3.31      A group of eighty industrial lawyers has described the secret ballot rules as ‘cumbersome, complex, and time consuming’.[23] They argue that that the aim is purely to make it more difficult for employees to take industrial action. The ACTU goes one step further, describing the secret ballots provisions as an attempt to nullify industrial action all together.[24]

Collective bargaining

3.32      Collective bargaining has long been recognised in international law as critical in addressing the inherent imbalance in the employment relationship.

3.33      The Committee of Experts condemned the clear bias to individual agreement making over collective bargaining in their 1998 report. The 1999 Bill takes another step away from collective bargaining. The promotion of AWAs and individual agreements continues to undermine the collective bargaining process and in all likelihood exacerbate the breaches of ILO conventions identified.

3.34      The 1999 Bill proposes that the process leading to AWAs be further simplified and streamlined.  AWAs are to be given primacy over federal, state awards and certified agreements, and do not include a role for unions, or the institutional framework that protects the rights of workers in an unequal bargaining situation.[25]  Some AWAs are offered on a ‘take it or leave it basis’,[26] which illustrates most graphically the logic behind the encouragement of collective bargaining, as enunciated in Convention 98. Notably, neither these amendments, nor those proposed in 1996, proposed penalties for refusing to hire someone if they have no desire to sign an AWA.

3.35      The submission by the Department to the Inquiry asserts that the Committee of Experts’ judgement of the WR Act on this issue was unjustified. The explanation provided is ‘while the WR Act does not require collective bargaining for AWAs, it does not prohibit or prevent collective bargaining’.[27] This explanation is facile. The Bill may allow access to collective bargaining but clearly individual agreement making is encouraged over collective bargaining. The convention is clear: it requires the promotion of collective bargaining. 

3.36      Labor Senators also note that the Government indicates in the most recent Article 22 report to the ILO on Convention 98 that ‘when a certified agreement has been certified and is in operation, the certified agreement prevails over an inconsistent Australian Workplace Agreement which takes effect during that period.’[28] This statement was presumably made in defence of the Government’s position that the WR Act does not undermine collective bargaining so is therefore not in breach of the Convention.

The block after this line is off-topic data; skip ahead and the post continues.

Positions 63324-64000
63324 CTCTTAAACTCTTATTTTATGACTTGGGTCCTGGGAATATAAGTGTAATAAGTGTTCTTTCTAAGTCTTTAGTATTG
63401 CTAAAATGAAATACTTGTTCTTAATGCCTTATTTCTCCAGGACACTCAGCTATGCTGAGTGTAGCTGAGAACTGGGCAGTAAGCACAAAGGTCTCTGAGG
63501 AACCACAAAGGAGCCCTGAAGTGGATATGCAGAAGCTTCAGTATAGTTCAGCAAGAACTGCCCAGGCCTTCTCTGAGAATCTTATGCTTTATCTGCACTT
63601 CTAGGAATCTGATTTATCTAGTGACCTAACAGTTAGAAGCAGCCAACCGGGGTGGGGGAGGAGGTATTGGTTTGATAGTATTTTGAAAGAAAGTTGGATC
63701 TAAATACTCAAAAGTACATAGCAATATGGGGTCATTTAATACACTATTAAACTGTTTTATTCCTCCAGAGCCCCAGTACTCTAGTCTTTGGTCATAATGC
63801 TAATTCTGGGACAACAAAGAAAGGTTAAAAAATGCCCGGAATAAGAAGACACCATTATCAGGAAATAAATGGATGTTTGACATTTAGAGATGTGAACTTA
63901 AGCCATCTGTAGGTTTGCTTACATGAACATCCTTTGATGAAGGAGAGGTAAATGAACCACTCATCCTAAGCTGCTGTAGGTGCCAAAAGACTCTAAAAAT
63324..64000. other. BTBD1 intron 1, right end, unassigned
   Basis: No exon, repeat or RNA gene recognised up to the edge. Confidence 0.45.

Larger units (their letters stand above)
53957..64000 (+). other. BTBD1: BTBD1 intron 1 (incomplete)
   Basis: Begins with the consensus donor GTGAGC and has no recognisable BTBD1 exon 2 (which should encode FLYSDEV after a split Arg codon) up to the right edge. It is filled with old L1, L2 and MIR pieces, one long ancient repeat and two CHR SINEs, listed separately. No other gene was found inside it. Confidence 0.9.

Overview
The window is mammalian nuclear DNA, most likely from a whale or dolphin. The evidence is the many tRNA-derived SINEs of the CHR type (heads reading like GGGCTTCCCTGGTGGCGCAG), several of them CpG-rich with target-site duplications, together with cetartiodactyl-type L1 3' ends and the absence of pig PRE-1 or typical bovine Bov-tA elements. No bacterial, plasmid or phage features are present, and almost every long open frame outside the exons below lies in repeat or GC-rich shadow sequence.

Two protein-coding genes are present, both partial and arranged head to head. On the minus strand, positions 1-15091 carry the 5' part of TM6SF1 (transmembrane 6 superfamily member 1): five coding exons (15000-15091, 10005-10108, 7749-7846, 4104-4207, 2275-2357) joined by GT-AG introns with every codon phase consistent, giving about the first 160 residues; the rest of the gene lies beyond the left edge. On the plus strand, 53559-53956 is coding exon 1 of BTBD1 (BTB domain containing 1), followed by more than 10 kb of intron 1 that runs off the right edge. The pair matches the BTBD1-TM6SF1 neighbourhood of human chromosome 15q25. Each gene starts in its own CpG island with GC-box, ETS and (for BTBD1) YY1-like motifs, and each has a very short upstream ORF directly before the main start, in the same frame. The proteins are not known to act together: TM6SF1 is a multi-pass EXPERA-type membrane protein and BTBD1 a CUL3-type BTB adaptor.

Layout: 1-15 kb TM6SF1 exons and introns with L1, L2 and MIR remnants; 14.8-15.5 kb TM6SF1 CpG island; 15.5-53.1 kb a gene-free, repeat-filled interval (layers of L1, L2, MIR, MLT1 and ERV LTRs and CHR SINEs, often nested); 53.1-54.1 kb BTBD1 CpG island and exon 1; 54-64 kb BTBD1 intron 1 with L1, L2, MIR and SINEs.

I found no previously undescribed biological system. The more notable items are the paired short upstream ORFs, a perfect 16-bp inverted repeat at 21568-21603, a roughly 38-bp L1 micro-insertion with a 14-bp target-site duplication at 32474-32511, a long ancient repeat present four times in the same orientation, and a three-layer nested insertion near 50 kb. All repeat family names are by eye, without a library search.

3.37      Unfortunately, the Government will no longer be able to rely on this argument if the Bill is enacted. The proposed amendments would ensure that individual AWAs take precedence over collective certified agreements:

During its period of operation, an AWA operates to the exclusion of any certified agreement or old IR agreement that would otherwise apply to the employee’s employment...[29]

3.38      Before moving away from collective bargaining and the framework of bargaining established by the WR Act, it is discussed elsewhere in this report (Chapter 7 ‘The needs of workers vulnerable to discrimination’) that the deregulated bargaining environment created by the WR Act has had a negative effect on equal remuneration for women, with the gender pay gap appearing to increase. In this context, the WR Act purports to ensure equal remuneration under Division 2 of Part VIA, to give effect to Anti-Discrimination Conventions and Equal Remuneration Convention. The Government clearly needs to assess the interaction of the bargaining framework established by the WR Act and Australia’s obligations under these conventions more carefully.

Conclusions

3.39      This report does not pretend to provide a complete review of the evidence before the Committee that dealt with the issue of Australia’s international obligations.  Within the limitations of this report writing process, the most obvious examples are dealt with. There were many other examples bought to our attention.[30]

3.40      The ‘reforms’ that are being pursued by the Government are largely an extension of the 1996 amendments. The Bill would further extend Australia’s non-compliance with international standards without attempting to rectify the previously identified breaches.

3.41      The general theme of all submissions dealing with this area was, however, consistent.  Almost without exception, those whose submissions dealt with this issue concluded, as we do, that the provisions of this Bill will again put Australia out of step with the international community, and make us again the subject of an embarrassing review of our legislation by the relevant ILO bodies. The only exception is the submission of the Department, representing the Government, which, given the foregoing, cannot be accorded any weight.

3.42      Labor Senators recommend the Act be amended to ensure Australia is able to meet its international obligations regarding labour standards.

Navigation: Previous Page | Contents | Next Page

Top